Supported Devices

    Unsupported Devices

    Security Recommendations

    1) Use a TLS connection between the client and server
    2) Cryptographically sign the firmware updates and verify them before applying the update
    3) Create device specific default credentials or force users to change the password after initial configuration

  • Secret in the Save File

    This weekend I got stuck on a level in Super Meat Boy and needed to take a break so I decided to poke around the binary for a bit. I started with a bit of recon by checking out some of the files that shipped with the binary.

    The first file I looked at was locdb.txt, which is just a text file containing the game’s strings in various languages. Each string and its translations were on their own line with each translated string separated by a tab character. This wasn’t very interesting so I kept looking around for something better.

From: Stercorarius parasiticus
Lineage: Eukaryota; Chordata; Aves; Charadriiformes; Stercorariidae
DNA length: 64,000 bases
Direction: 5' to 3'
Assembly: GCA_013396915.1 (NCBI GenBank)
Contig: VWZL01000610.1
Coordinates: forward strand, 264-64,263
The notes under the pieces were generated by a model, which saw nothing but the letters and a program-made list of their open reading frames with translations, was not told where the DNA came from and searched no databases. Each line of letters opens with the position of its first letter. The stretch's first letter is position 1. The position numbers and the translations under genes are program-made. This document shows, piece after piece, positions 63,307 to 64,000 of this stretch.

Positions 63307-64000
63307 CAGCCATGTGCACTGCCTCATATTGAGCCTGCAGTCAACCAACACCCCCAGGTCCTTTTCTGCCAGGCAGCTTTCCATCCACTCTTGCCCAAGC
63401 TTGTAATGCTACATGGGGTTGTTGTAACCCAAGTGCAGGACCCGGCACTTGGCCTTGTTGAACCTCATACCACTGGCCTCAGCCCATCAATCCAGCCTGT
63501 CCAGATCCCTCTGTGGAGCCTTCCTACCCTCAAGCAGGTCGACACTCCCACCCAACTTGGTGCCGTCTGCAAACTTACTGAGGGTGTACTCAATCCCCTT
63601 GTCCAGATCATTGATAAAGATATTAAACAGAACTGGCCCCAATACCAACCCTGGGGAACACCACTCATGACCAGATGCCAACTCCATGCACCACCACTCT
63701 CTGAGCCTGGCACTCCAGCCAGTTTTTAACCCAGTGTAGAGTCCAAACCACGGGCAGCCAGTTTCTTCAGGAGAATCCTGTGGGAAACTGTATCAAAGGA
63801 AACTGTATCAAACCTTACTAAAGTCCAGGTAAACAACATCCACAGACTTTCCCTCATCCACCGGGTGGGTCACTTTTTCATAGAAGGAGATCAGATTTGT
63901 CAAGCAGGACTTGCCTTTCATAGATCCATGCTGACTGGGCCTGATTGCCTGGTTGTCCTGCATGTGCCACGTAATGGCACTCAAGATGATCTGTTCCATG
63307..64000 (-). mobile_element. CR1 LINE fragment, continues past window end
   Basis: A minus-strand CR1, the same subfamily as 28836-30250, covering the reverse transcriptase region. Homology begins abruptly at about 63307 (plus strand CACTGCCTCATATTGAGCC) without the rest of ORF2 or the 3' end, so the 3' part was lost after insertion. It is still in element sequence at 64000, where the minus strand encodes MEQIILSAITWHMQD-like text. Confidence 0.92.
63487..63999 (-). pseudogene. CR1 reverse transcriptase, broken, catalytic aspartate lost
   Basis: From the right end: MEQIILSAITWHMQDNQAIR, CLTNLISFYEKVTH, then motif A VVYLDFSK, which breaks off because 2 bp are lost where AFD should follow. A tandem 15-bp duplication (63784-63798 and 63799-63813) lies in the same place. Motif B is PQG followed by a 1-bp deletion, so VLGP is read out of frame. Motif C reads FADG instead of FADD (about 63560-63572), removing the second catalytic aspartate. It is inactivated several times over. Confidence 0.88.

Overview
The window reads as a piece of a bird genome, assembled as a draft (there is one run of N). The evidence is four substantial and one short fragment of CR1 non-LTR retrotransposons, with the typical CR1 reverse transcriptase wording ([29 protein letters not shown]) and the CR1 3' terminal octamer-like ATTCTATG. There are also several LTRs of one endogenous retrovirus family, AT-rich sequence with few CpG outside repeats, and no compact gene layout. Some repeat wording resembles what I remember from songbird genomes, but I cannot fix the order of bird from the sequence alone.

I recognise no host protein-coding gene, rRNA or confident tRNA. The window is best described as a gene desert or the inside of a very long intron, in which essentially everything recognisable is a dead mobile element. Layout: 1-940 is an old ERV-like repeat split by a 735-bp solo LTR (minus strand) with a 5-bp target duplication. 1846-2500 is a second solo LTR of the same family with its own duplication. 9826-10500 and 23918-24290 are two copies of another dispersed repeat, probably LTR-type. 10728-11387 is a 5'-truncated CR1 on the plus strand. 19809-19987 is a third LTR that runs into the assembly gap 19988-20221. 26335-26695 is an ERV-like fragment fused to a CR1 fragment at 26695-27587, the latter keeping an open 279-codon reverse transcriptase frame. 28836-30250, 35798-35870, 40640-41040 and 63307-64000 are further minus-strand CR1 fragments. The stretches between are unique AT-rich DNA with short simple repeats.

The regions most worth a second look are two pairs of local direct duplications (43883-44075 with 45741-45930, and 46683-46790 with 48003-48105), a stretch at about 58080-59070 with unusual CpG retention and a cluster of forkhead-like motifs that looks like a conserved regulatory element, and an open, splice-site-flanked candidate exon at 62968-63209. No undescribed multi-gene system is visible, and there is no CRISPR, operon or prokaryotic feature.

The UserData/savegame.dat file caught my eye and got me thinking… What if I could just modify the save file to tell the game I’ve completed the level that I’m stuck on?! With this goal in mind I loaded up the binary in Ghidra and got to work.

    Super Meat Boy uses a custom game engine, called Tommunism, which is written in C++. The game engine is statically linked with the game so we don’t get any helpful import or export function signatures. To make matters worse, there aren’t too many string references in the binary because they’re stored in locdb.txt and loaded at runtime. I quickly found myself getting overwhelmed by deep inheritance trees because I wasn’t just reversing a game, I was reversing a game engine too! A dynamic analysis approach was definitely needed.